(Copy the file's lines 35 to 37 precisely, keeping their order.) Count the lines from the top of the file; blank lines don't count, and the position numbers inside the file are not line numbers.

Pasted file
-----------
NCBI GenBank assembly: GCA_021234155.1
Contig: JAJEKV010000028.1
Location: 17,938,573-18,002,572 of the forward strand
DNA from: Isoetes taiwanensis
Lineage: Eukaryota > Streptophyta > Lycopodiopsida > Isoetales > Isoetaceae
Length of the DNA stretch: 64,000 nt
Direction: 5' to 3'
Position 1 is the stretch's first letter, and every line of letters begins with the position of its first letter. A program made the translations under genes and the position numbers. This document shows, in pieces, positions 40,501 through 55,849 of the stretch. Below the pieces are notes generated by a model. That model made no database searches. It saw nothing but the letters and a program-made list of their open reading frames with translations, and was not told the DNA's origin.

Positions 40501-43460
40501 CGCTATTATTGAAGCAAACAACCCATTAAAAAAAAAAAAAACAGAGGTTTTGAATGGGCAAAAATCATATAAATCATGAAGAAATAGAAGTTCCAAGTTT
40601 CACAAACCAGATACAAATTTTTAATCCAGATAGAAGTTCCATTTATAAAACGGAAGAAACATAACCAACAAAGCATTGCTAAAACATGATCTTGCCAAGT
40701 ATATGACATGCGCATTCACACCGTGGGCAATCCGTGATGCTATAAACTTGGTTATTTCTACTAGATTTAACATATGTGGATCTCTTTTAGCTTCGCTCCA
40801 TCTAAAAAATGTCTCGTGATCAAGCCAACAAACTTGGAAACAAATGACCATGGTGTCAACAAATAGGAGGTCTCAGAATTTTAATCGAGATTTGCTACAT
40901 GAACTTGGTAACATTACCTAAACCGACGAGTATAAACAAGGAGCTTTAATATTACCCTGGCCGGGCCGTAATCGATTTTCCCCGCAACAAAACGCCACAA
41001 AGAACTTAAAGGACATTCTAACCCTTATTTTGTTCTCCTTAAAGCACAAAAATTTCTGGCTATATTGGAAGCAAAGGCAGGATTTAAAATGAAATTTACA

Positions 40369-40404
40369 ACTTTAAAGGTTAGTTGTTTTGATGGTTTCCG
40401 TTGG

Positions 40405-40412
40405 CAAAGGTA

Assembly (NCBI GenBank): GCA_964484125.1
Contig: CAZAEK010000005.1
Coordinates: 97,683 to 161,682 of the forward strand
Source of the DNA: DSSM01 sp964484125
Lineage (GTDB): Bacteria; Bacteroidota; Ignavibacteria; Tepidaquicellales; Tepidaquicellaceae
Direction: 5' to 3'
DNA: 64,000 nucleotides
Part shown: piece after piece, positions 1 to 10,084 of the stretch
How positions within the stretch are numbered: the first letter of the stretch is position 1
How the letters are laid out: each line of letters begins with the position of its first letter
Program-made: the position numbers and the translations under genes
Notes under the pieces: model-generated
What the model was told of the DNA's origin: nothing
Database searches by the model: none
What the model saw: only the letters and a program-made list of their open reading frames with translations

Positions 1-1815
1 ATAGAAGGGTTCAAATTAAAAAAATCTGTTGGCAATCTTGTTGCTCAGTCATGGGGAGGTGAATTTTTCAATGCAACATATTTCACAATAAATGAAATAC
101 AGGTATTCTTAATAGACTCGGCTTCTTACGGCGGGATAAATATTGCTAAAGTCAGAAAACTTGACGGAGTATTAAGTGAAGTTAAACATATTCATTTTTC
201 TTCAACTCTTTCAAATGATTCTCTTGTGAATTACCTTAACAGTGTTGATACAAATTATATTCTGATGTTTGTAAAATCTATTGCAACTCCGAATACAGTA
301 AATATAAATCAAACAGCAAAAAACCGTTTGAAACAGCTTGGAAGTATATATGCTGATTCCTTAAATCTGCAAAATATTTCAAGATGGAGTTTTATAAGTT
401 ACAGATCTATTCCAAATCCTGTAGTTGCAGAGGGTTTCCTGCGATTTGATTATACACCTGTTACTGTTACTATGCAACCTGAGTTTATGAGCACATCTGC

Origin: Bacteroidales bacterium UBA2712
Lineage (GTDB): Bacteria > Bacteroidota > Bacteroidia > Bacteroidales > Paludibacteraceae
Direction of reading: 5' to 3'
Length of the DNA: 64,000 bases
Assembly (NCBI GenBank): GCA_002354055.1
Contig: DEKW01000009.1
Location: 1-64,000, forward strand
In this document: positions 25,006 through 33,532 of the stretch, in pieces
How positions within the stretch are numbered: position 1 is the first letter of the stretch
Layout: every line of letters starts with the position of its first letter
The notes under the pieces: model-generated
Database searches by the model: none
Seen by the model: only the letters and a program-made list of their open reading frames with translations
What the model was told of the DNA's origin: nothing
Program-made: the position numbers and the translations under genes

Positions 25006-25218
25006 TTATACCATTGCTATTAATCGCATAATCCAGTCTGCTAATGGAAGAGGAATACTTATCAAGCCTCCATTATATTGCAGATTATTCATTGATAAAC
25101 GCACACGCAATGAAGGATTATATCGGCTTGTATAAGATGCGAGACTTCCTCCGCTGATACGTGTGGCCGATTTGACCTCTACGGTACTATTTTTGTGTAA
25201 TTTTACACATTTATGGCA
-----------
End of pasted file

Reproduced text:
What the model saw: only the letters and a program-made list of their open reading frames with translations

Positions 1-1815
1 ATAGAAGGGTTCAAATTAAAAAAATCTGTTGGCAATCTTGTTGCTCAGTCATGGGGAGGTGAATTTTTCAATGCAACATATTTCACAATAAATGAAATAC